After an unsociably early start to cheat the traffic I arrived in hope to tackle Winnats Pass, I rode up it steady to start with and then looped around the lovely Edale before going up it again trying to press on a bit. It’s hard, it’s in an amazing setting, a sort of natural amphitheatre and will make for a fantastic National Champs. The cattle grid at the bottom must be one of the steepest in the world so I’d not want to ride that in the wet, but it’s pretty steep all the way from the bottom to the farm at the top.

Winnats Pass Gradient Profile
Difficulty rating : Hard V Diff (Very Difficult).

I looped around over a moor and then down one of the steepest descents I’ve ever done, thankfully I was using a disc brake bike, before coming into Edale from the other direction to have a go at Mam Nick. This is a nice climb, it twists and turns more than Winnats and the gradient is a little more variable, it’s a bit longer but I enjoyed this climb and the view at the top is pretty spectacular.

I dropped back down Winnats to the car to finish the journey to the Lake District for the main course served over 2 days.

 

Mam Nick Gradient Profile
Difficulty rating – V Diff (Very Difficult)

Day 2 – The Main course part 1.

Arguably considered the hardest climb in the England is Great Dun Fell. In some ways its England’s version of Mont Ventoux and instead of a weather station at the top it has a radar station that resembles a big golf ball or snooker cue ball so rather fitting I suppose.

 

Not only is it long at about about 7 ½ km, it’s also steep from the very bottom and most of the way up, a saving grace is the surface, exceptional for UK standards. Cars are not permitted to drive up past the bottom quarter, so it’s just you versus the climb in your own little world of discomfort with the sheep and birds for company. A fantastic climb and probably the closest you’ll get to an Alpine climb in England, definitely worth riding just watch out for wandering sheep on the way down.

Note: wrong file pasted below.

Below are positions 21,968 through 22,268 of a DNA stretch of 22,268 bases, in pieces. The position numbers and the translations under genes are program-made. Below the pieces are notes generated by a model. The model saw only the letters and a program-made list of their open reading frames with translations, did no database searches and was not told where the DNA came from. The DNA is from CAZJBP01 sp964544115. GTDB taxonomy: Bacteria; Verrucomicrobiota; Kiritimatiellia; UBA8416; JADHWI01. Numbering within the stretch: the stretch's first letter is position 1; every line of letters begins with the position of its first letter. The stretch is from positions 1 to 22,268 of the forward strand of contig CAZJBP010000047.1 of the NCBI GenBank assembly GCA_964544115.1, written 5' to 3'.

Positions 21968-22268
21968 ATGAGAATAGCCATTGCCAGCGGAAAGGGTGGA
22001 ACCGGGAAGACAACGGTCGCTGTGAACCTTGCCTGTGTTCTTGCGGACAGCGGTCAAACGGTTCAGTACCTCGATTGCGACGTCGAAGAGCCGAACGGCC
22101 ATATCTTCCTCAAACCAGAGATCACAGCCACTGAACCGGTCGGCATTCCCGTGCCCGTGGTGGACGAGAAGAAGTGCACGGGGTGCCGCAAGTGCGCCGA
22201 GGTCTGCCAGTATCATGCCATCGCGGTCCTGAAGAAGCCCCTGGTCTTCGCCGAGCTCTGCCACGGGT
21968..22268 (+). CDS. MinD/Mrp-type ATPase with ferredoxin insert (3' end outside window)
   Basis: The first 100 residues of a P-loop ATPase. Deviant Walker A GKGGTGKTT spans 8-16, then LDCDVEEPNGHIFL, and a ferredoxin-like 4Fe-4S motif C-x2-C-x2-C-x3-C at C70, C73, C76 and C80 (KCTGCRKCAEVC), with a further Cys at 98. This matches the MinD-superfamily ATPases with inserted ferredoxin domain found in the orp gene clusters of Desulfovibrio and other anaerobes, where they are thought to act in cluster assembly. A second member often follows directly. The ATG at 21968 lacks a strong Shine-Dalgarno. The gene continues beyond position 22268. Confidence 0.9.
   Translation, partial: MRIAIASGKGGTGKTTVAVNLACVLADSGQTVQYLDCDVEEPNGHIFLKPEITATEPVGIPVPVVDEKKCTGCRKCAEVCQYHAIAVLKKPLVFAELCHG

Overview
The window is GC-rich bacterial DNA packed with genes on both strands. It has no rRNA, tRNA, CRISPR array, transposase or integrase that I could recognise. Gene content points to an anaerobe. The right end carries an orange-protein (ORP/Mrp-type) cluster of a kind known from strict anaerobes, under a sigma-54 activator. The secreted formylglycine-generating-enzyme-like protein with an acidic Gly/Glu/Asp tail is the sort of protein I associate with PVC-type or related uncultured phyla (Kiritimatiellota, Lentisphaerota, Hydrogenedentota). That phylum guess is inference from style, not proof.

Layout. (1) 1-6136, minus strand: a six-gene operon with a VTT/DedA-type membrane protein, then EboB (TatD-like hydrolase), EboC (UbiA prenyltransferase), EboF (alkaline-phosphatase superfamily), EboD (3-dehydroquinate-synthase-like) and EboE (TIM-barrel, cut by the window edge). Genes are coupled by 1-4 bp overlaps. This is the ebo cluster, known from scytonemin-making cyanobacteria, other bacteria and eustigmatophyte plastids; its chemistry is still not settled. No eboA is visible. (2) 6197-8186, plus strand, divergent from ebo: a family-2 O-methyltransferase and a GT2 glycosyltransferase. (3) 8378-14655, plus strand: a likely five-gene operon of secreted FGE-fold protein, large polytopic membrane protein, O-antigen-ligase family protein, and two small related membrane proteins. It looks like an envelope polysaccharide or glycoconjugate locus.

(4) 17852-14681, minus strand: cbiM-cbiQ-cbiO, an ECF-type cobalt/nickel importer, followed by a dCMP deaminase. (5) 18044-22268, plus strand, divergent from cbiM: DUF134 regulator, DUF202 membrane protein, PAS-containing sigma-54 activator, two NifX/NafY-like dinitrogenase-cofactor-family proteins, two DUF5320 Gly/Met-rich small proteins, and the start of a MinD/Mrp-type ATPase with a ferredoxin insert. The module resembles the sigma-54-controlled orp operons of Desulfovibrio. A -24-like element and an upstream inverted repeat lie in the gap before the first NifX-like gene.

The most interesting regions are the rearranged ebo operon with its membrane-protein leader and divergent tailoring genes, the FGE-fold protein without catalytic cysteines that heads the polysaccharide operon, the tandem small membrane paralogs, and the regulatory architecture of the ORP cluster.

Great Dun Fell Gradient Profile
Difficulty rating: Very severe

Due to a bit of a navigational error and miscalculation my ride to Great Dun Fell took a bit longer than expected, so I had to modify my original route a bit and I headed back the way I came along the banks of Ulleswater to the foot of the Kirkstone Pass. As you leave the lake behind and look up you can see the slither of tarmac weaving its way between the 2 mountains either side and it does look a bit intimidating, so I didn’t look at it.

I had done this climb once before and hated it, mainly because it was a howling headwind but also because I’d just ridden it from the other side, dropped down and then turned around back up it, this time I was trying to forget I’d ridden 4 hours already including England’s hardest climb. So, I put my cigarette out, buckled up and took a deep breath…….and I actually quite enjoyed it. It’s a nice twisty, rolling climb until about two thirds of the way up and then it’s just hard, unrelenting steepness until the pub at the top.

Resisting the temptation for a recovery beer at the pub, the decent is fast, twisty and again has the added bonus of wandering sheep so being a bit tipsey wouldn’t have been the smartest idea, I dropped back down the way I came to where I was staying, near the bottom of the pass for some rehydration and recovery in readiness for the what’s on the menu for tomorrow.

 

Kirkstone Pass Gradient Profile
Difficulty rating: Severe

Day 3 – The Main Course part 2

When it comes to famous or infamous climbs in the UK there are probably 2 which get mentioned more than most, Hardnott Pass and Wrynose. They are very near to each other and are on the same stretch of road, a stretch of road I’ve never ridden before but heard a lot about. My plan was to ride up Wrynose roll along and then drop down Hardnott, turn around and then tackle Hardnott before looping round to take in Blea Tarn and maybe The Struggle if they legs could be coaxed into it.